For some, their mental health will be impacted. In the absence of their close connections in the workplace and the absence of structure and daily rituals like their daily standup, their morning coffee run or even their favourite workspace, they’ll be looking for new rituals and new reasons to get out of bed every day.
That’s why it’s so important for HR leaders to look for new ways to support their people, whether that’s opening up more direct lines of communication and resources to improve mental health, or directly through employee benefits that can ease financial stress or other burdens at home.
What can employers do? We have introduced a couple of new, low-cost benefits during this time to enable RG employees to nurture their mental health:
We’ve let employees download a running app (like Couch to 5k) and expense the cost back to us, in the hopes that people will make space in their day for moving away from their work and stepping out the front door.
Our employer-sponsored book club enables all employees to purchase professional development titles at no cost, and in exchange employees are invited to review and share how the title supported them in their work. During COVID-19 and moving to dependency on remote work, the RG book club has been extended to allow for employees to expense the cost of one ‘non-professional development’ book per month – encouraging and supporting employees to take time away from their work and focus on something they love personally.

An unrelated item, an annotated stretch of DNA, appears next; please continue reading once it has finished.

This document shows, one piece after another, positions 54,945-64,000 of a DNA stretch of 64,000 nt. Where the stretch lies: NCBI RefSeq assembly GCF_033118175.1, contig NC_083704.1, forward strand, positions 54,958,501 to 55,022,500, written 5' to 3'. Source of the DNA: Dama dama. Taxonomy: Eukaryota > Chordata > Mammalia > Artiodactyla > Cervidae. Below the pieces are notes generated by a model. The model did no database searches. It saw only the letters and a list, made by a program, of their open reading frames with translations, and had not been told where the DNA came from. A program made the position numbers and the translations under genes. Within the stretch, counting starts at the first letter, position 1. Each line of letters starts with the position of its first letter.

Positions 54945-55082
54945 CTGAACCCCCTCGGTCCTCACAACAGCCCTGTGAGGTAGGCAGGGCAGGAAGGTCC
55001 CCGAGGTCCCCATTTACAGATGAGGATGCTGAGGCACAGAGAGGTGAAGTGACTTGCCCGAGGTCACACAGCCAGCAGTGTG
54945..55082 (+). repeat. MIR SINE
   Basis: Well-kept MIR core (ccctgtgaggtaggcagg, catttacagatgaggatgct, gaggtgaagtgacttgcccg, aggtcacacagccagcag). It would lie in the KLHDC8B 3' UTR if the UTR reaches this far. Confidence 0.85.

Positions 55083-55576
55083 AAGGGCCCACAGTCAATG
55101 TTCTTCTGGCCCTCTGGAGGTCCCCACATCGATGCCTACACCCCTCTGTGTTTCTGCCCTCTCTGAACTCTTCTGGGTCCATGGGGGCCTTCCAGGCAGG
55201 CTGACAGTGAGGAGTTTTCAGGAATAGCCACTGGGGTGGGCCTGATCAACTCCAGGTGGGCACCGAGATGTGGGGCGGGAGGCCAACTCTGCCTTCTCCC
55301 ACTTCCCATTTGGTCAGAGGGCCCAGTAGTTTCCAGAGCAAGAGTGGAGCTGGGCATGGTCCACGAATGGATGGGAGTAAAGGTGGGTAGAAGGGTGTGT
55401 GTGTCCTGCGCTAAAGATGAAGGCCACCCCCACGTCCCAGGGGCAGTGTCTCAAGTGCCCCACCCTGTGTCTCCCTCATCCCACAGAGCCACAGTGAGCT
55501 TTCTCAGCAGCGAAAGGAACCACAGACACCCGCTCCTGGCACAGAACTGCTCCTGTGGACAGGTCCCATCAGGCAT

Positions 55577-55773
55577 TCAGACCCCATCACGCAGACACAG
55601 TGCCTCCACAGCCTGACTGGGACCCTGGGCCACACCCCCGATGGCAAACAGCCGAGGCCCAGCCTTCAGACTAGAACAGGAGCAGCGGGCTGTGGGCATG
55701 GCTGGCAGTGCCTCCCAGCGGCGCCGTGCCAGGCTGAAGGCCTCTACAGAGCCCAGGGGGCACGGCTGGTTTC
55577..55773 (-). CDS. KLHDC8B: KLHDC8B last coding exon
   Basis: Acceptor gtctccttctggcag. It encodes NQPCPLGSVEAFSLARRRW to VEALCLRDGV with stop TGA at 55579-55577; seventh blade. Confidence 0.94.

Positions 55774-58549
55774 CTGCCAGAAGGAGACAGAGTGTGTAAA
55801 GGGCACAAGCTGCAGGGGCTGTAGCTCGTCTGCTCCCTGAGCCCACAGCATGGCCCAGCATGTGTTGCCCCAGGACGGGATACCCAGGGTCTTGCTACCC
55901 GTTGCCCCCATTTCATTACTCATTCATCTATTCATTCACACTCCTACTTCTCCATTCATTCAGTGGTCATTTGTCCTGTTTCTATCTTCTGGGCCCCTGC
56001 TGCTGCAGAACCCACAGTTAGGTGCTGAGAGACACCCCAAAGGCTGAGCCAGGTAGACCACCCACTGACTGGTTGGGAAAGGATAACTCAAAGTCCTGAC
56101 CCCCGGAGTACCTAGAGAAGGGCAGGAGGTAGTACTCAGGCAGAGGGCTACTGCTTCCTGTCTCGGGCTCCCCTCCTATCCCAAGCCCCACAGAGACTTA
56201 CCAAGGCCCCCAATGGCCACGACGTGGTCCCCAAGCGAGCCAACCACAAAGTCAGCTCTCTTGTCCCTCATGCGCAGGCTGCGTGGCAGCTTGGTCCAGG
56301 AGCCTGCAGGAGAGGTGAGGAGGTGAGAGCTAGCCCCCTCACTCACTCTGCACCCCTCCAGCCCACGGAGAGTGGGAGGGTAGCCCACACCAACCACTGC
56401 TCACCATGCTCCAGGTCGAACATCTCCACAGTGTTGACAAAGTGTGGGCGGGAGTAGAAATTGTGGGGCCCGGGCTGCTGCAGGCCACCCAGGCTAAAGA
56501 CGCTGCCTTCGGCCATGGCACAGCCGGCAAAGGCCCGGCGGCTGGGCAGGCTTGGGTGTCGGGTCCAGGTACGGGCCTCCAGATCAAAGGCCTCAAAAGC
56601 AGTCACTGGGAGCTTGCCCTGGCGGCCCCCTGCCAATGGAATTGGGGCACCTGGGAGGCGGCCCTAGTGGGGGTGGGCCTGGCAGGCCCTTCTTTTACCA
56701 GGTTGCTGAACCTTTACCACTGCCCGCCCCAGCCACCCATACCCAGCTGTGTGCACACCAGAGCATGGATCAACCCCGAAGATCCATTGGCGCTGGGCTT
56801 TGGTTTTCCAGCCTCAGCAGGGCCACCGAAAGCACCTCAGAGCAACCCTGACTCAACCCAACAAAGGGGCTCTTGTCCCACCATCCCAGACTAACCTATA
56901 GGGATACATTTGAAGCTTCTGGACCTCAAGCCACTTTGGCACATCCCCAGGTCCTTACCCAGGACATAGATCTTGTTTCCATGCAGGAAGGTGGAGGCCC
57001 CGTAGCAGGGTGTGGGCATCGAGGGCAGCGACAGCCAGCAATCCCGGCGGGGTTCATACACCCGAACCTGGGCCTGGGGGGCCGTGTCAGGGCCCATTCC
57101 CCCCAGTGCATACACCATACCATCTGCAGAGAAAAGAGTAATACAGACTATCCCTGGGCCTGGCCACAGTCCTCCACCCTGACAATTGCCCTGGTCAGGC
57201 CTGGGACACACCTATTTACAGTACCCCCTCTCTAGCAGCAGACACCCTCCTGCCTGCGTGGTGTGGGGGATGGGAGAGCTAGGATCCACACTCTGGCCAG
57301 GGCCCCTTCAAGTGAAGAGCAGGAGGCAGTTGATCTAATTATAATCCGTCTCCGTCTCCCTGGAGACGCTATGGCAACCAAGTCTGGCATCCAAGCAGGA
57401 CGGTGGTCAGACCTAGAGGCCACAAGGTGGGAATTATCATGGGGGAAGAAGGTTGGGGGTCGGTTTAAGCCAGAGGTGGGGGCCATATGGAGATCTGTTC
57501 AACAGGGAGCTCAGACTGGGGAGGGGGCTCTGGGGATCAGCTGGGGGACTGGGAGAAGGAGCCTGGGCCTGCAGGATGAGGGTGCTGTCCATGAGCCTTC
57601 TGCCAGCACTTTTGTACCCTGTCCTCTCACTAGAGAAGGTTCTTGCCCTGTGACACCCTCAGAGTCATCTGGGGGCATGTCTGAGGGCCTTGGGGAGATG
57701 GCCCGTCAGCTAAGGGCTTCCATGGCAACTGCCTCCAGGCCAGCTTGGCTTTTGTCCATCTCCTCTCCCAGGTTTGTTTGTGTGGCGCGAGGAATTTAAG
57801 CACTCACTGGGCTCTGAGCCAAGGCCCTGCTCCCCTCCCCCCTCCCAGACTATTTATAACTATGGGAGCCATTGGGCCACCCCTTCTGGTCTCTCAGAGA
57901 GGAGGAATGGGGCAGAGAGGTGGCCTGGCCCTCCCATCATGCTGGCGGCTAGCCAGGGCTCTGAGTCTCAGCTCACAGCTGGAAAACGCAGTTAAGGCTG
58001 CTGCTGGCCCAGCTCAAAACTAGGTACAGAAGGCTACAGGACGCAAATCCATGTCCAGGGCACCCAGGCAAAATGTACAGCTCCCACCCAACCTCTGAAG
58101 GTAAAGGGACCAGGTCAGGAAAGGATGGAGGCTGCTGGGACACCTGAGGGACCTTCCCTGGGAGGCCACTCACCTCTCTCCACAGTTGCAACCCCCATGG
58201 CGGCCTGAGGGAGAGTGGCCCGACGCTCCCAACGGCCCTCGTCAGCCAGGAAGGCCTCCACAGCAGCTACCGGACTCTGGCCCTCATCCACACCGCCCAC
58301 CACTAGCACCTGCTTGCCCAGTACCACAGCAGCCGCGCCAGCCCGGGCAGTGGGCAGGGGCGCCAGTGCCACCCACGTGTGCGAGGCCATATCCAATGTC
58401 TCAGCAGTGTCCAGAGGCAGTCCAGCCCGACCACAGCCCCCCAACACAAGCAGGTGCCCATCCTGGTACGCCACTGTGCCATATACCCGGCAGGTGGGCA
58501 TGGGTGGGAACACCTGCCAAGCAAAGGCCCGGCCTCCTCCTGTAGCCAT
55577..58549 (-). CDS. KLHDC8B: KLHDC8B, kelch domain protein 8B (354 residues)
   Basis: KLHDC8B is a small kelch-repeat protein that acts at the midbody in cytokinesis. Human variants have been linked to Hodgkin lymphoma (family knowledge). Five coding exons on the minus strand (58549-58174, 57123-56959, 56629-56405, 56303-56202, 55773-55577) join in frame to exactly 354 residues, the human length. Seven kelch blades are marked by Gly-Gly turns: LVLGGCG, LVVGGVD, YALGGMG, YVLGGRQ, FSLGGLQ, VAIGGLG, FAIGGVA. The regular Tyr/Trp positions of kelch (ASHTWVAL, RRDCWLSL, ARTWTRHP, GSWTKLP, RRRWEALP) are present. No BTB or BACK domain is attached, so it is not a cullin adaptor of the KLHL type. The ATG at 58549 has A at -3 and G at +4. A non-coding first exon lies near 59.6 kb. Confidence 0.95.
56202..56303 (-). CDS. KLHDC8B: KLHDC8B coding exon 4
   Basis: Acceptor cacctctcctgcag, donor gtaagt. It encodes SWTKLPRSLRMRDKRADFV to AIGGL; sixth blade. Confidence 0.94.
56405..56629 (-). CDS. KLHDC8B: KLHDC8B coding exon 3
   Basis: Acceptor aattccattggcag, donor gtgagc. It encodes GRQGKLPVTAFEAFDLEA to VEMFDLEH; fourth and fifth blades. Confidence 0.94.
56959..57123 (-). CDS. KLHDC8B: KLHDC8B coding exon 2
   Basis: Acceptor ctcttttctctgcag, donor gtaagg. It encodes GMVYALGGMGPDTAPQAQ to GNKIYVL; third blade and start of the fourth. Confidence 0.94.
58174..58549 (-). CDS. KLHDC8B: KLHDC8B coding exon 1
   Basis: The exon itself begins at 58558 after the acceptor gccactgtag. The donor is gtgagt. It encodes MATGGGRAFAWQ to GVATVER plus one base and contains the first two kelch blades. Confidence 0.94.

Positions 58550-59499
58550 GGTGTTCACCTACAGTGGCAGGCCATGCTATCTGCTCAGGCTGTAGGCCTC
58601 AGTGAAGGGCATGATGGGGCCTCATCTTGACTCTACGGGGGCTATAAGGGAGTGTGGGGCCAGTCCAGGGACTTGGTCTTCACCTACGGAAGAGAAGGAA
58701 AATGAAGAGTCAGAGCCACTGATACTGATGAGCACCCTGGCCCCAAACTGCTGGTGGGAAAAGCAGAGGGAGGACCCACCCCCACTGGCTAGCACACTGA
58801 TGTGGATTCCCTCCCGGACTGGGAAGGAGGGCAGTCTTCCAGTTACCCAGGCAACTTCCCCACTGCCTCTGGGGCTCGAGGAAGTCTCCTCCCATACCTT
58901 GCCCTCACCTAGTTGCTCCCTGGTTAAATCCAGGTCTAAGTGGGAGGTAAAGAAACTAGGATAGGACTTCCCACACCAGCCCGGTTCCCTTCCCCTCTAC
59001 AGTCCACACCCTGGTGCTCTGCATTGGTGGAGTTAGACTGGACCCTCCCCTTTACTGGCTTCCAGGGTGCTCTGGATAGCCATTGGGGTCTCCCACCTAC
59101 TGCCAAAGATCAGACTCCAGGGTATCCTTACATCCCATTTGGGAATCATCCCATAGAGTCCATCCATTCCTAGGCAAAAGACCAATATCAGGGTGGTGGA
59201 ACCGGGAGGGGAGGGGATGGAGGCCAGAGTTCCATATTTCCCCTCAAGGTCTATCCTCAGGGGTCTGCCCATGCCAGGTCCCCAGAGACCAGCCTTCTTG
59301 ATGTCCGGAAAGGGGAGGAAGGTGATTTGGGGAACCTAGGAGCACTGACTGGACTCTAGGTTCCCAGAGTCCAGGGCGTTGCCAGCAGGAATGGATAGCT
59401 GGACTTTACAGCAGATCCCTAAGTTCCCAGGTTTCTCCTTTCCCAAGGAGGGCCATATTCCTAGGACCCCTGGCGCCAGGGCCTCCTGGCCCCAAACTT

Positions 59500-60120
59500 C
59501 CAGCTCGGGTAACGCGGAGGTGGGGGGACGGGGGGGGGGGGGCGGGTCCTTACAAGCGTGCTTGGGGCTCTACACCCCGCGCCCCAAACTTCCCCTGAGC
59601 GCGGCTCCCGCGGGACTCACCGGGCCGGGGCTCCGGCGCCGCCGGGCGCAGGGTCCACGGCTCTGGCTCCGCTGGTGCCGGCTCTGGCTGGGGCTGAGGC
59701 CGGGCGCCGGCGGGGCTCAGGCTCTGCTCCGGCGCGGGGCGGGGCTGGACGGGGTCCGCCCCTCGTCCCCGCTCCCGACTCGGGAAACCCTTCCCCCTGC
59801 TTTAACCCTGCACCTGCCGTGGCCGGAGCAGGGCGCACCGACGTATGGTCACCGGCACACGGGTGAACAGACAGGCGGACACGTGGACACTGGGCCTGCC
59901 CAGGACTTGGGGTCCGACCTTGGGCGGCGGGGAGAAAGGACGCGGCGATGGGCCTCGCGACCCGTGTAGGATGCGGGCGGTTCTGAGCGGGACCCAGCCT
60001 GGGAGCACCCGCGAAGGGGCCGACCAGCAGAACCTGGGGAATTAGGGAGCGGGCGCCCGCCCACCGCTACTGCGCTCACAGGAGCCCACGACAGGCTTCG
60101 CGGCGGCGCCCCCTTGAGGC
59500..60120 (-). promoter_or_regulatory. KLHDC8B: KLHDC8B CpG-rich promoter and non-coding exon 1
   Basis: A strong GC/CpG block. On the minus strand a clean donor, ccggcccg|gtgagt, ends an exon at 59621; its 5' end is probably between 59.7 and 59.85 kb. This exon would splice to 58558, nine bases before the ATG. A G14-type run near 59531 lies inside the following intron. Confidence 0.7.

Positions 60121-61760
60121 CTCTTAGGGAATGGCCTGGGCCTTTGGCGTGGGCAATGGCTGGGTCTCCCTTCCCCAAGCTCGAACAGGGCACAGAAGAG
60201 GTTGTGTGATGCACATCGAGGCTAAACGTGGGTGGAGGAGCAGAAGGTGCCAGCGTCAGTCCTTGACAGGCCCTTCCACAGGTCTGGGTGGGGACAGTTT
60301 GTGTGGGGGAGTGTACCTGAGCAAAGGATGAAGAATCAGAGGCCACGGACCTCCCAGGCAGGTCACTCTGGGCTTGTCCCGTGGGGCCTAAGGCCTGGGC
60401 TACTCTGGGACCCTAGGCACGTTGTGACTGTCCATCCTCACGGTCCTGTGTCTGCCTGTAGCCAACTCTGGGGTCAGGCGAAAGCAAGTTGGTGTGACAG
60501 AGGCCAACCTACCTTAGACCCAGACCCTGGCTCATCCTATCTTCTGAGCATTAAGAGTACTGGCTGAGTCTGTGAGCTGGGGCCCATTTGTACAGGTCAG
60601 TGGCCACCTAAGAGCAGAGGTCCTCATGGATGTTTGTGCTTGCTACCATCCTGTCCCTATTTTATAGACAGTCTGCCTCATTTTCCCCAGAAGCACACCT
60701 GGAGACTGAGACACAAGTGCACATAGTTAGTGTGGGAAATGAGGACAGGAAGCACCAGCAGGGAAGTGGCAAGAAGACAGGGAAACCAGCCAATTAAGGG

Craving understanding behind the meaning of their day-to-day work
More than ever your employees will be wanting to feel part of something bigger. They’ll be longing to understand how they can continue to contribute to purpose, how they can keep their minds ‘busy’ and feel a sense of belonging.
Employees will be seeking to deliver on their own purpose — how they can control and fuel their own 'why' when everything in their external environment is completely different. Purpose-driven companies leading the way are doubling down their mission to make employees feel more connected than ever before to their organisation’s 'Why.'
What can employers do? Stay on top of your culture ‘fitness’ by continuing to exercise your recognition muscles!
If the way you are delivering on your purpose has changed slightly – say you are a sales organisation which is taking less orders so you have diverted some of your sales team skills to project based work, sharing the ‘how’ through recognition is a great way to highlight the behaviours that contribute to success and some of the new ways in which people are contributing to the organisation's purpose.
For employees, the organisation's purpose needs to align closely with their purpose or values and morals and speak to what they want to achieve in their life in the context of work. Connecting the organisation's purpose to that of your employees helps people feel a sense of safety and belonging meaning they feel like part of something much larger than themselves and continue to feel valued and respected although their environment is uncontrollable.
Ask yourself, how are you communicating and redefining your company’s purpose?